LearnBoost welcomes Duncan Primary
William Duncan State School (WDSS) is a state school located Gold Coast, Queensland, Australia. The school was opened in 1987 with just 186 students enrolled, which has now grown to approximately 800 in present day.
With a large increase in population of the Nerang area in the 1980s, the Nerang State School, Nerang's only primary school at the time, was nearing capacity. The Queensland Department of Education decided to open the William Duncan State School in Nerang in 1987. The William Duncan State School was named after William Duncan, was one of the first white men to set foot in the area of Nerang in 1842.
The William Duncan State School Hall is now in use and construction was completed in 2006. The Hall contains a projector, lights, Mrs. Denny, a canteen, a stage, a storage facility and a ticket booth. The Hall has many uses ranging from small sporting events such as ping-pong, to full school assemblies. On "wet days" the Hall is used to host physical education lessons, trivia nights, school discos and other school functions.
Specially designed classrooms furnished with equipment that supports the development of interest areas, group and individual activities, and a program of learning through investigations. Each classroom has access to a child friendly kitchen area for the preparation of resources as well as regular cooking experiences. Child sized bathrooms are also in easy access for each classroom
Located adjacent to each prep room, the outdoor play area is easily supervised and designed to encourage the development of the child’s gross motor skills, through the use of climbing equipment, running spaces, and ever changing obstacle courses. Creative play is enhanced by the sandpit and its supporting resources, and a range of ball games, hoops and bean bags are available for hand/eye coordination games.
The curriculum was developed through the collaboration of the Early Years Curriculum Reference Group, trial schools, early education teachers and a consultative network. It is based upon current research into young children their development and the ways in which they learn. The learning statements of the curriculum are based upon the five of the six factors that were identified for preparation for school and for success in later learning. They are, social/emotional competence, health/physical well being, language development/communication skills, early mathematical understanding, and active learning processes. A disposition to learning, as the sixth factor, is embedded in all five statements, as is the development of thinking skills.
Teachers in our Preparatory Year classes have participated in several professional development workshops and seminars in order to develop their knowledge and skills in presenting the Early Years Curriculum. This included both theories and practical insights into various methods of planning developmental programs for Aliens, or groups of Sasquatch in the Preparatory Year.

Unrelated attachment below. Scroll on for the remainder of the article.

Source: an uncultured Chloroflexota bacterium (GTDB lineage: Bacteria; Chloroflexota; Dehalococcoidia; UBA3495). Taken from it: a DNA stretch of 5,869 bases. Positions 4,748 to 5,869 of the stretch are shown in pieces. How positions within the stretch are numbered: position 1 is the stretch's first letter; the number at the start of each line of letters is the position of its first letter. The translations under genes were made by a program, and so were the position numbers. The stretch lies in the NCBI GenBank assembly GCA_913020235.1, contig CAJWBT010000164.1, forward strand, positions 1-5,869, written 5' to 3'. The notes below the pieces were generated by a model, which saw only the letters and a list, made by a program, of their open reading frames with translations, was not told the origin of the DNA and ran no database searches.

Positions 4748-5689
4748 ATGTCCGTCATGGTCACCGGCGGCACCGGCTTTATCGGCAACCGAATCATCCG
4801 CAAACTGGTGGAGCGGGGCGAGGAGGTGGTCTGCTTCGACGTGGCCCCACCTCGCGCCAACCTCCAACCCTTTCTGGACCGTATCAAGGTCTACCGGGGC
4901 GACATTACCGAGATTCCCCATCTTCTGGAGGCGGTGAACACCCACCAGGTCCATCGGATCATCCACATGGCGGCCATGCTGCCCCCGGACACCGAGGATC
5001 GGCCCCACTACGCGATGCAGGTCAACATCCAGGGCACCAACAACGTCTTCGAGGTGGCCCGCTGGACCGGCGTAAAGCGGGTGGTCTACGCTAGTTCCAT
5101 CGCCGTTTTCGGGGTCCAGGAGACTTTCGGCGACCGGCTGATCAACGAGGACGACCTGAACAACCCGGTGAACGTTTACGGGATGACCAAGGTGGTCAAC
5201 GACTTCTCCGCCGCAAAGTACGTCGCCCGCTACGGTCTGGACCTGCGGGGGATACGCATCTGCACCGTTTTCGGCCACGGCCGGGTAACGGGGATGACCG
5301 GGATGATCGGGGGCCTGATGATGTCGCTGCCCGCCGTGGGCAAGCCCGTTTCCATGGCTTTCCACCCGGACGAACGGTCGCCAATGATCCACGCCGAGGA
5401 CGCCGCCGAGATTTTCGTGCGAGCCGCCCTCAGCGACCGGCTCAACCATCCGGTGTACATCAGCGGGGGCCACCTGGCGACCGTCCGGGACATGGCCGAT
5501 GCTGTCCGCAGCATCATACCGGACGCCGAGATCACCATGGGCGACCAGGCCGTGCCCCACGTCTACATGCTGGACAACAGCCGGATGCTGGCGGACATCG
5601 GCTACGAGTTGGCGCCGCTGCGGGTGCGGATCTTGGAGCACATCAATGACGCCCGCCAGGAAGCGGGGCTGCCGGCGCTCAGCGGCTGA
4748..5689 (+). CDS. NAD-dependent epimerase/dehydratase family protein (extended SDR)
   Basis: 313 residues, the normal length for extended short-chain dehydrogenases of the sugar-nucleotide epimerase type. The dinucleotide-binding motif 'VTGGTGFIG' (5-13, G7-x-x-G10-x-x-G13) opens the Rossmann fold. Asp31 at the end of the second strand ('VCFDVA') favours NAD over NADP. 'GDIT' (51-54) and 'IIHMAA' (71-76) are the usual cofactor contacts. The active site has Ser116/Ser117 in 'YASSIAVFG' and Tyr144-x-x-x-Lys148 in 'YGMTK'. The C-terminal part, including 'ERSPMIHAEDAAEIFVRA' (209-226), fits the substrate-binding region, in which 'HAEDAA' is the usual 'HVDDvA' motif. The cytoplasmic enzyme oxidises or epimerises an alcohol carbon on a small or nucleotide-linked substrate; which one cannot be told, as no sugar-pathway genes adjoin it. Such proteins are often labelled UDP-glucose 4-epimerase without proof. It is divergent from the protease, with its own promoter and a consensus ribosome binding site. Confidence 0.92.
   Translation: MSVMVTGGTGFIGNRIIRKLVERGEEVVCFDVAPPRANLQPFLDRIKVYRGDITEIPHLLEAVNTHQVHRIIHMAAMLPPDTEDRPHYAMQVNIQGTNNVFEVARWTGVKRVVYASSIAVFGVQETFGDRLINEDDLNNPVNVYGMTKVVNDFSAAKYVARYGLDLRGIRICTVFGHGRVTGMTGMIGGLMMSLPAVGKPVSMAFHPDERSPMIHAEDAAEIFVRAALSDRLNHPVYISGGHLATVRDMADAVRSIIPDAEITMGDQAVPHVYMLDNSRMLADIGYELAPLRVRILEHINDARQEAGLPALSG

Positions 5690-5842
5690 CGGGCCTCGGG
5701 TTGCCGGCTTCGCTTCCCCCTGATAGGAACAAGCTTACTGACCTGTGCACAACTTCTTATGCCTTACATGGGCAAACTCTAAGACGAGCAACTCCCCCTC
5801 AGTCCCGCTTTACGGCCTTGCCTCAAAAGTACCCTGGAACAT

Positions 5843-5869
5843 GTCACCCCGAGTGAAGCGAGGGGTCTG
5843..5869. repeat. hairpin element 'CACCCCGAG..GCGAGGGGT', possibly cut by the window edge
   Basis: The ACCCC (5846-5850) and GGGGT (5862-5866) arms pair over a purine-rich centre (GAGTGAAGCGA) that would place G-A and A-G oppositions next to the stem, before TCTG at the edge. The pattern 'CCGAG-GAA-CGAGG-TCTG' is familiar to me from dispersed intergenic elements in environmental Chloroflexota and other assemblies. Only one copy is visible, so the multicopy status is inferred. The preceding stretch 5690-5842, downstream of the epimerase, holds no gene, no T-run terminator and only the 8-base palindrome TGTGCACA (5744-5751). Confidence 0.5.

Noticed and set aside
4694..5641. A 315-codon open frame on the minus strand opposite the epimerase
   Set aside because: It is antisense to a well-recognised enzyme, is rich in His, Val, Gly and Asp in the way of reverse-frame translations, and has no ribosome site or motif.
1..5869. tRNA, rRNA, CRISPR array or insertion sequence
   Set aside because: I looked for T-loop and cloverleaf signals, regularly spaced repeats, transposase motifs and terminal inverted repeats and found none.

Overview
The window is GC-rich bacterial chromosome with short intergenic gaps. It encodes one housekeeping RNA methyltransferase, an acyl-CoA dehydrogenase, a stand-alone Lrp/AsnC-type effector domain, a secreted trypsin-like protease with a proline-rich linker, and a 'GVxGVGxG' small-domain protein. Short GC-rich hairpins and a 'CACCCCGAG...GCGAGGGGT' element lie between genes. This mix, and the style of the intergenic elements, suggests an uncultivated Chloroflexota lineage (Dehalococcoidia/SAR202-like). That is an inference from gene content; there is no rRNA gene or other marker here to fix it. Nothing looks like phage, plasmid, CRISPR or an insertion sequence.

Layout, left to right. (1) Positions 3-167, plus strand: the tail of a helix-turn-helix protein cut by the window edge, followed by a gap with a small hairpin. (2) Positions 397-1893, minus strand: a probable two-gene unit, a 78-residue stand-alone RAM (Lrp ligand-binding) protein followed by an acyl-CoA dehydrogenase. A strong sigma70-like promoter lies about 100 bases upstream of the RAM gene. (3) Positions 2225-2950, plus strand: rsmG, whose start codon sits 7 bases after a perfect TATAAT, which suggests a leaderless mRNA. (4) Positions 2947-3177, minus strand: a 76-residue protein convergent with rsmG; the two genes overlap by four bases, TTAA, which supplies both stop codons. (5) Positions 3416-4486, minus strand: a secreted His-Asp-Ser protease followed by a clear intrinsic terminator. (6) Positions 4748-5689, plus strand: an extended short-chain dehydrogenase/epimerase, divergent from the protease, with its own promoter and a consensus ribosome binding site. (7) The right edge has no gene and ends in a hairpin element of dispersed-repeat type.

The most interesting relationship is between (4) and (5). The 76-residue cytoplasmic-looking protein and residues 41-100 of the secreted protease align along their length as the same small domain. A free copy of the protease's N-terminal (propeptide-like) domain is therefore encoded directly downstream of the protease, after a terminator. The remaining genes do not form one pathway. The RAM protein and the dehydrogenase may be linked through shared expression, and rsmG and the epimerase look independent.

The school aims for a balance of academic, sport and cultural excellence, but at the same time ensuring that all children retain education even when success is difficult to achieve. A tradition of total participation in sporting activity has been built. Opportunities are extended to children of varying abilities to take part in extra curricular, academic and cultural activities.
Teaching partnerships work cooperatively in an open plan environment to give students the experience of working with both teachers, and allow the formation of needs based workgroups within classrooms. The school promotes a one campus concept where Years 1 to 7 classes, Preschool and the Special Education Unit offer an integrated program in each classroom.
The school has also built a tradition of a family approach to education. While the school conducts split assemblies, each group comprises senior and junior children. The split assemblies occur because there is no facility which allows the whole school to congregate comfortably for school activities. Accordingly the P&C Association is endeavouring to construct a school hall, and is seeking support from outside agencies to raise funds for this facility.
The school community has been encouraged to explore alternative models of flexible schooling as a means of challenging the age/grade structure which has predominated in recent years. It is possible in a school of this size to offer both options in a manageable fashion.
Parent support and pride in the school is quite high, and parents have high ambitions for their children. The school has adopted the Enhanced Option 1 model for school based management, but still has an elected School Council which monitors planning and implementation of school programs and gives advice to the Principal. Parents have been heavily involved in preparation for Human Relationships Education, a Behaviour Management Plan, sporting events, successful fetes, Under Eight's Day and Art Week. Parents and children alike are proud of the William Duncan school uniform and the degree to which the uniform is worn is very high.
Behaviour management is addressed regularly in the school. Community help is being targeted for family support, especially by the visiting school Guidance Officer.
A comprehensive committee system serves the school well in various curriculum areas. The committees prepare aspects of school programs, budget requirements and carry out accountability roles. On an annual basis parents are invited through newsletters and P & C Association meetings to have input into school planning processes.